Published Tuesday, 29 April 2014
Briege Voyle, whose mother was killed in 1971, reacts to Villiers' decision. (© Presseye)
On Tuesday Secretary of State Theresa Villiers said she had taken time to consider the families' proposal for an independent review panel after meeting with them and hearing their stories of loss.
"In my view, the balance of public interest does not favour establishing an independent review," she explained.
"I do not believe that such a review would provide answers which are not already in the public domain or covered by existing legal processes.
"In reaching this decision, I have sought to balance the strong and clear views of the families with the need to ensure that existing legal mechanisms can continue to carry out their functions without being impeded by an additional process. That includes the ongoing Coroner's inquests."
A Catholic priest and a mother-of-eight were among the 10 people shot by paratroopers in the West Belfast area, while an 11th person died of a heart attack during the event.
The Army has claimed that its troops opened fire on the day in question after being shot at by republicans, as it acted to round up suspected paramilitaries after internment was introduced.
However, the families of those killed have always maintained their innocence.
Ms Villiers said she was willing to meet them again.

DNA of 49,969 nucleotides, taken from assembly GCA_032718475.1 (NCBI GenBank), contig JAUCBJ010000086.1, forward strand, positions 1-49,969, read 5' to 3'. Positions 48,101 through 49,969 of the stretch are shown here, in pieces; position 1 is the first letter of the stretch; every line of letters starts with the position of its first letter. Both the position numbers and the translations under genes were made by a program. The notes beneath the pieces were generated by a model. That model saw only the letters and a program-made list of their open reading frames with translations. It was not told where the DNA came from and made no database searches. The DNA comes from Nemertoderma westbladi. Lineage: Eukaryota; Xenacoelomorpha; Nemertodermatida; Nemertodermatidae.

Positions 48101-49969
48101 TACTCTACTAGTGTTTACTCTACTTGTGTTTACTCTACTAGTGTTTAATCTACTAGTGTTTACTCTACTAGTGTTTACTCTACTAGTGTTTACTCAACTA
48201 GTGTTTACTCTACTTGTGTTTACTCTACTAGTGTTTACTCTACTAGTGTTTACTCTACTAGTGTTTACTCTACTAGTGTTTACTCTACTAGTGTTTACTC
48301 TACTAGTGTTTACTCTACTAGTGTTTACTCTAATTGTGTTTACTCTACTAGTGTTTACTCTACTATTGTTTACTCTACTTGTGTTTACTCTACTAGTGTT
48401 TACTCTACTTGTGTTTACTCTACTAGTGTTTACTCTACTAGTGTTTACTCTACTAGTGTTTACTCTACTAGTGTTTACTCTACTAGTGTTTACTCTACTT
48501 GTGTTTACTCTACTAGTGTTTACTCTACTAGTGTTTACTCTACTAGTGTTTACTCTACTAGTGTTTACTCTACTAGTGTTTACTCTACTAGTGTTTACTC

Notwithstanding this setback, I hope that it will still be possible to find a way for the families to get the truth and to vindicate fully the good names of their loved ones.
Taoiseach Enda Kenny
Previous calls for an independent investigation have been refused by the Secretary of State.
The NIO statement said an additional review would cut across the ongoing legal process of fresh inquests which have been opened by the Attorney General for Northern Ireland.
It added that should the inquests reveal indications of criminal activity, "it would be a matter for the PSNI and independent prosecuting authorities to judge whether prosecutions should be pursued."
Solicitor Padraig O'Muirigh said the families are considering a judicial review proceedings against the decision.
He said: "In my view, this panel would complement that process. We've seen, if you compare this to Hillsborough, those families had an independent panel, and now have an inquest and it clearly wasn't seen as something that would impede those inquests."
Mr O'Muirigh said the families would continue with their campaign for an independent panel as they do not have confidence in any future HET investigations.
Taoiseach Enda Kenny, who has met the families and supports the call for a review, expressed disappointment.
"Following our meeting in January, I wrote to Prime Minister Cameron asking that the families' request for a limited review be granted. I also raised the matter with him at our meeting in London on 11 March.
"Consequently, I am disappointed with today's news, which I know will come as a blow to the families."
The NIO also stated that the Secretary of State had also informed families affected by the La Mon House bombing that she had decided not to initiate a de Silva type review into the case.
Twelve Protestant people, including a RUC reservist, were killed in the IRA bombing of a hotel in the countryside outside Belfast in February 1978.
"I understand that this is not the decision they were hoping for, but I do not believe that an independent review would reveal new evidence or reach a different conclusion from the investigations that have already taken place," Ms Villiers said.
© UTV News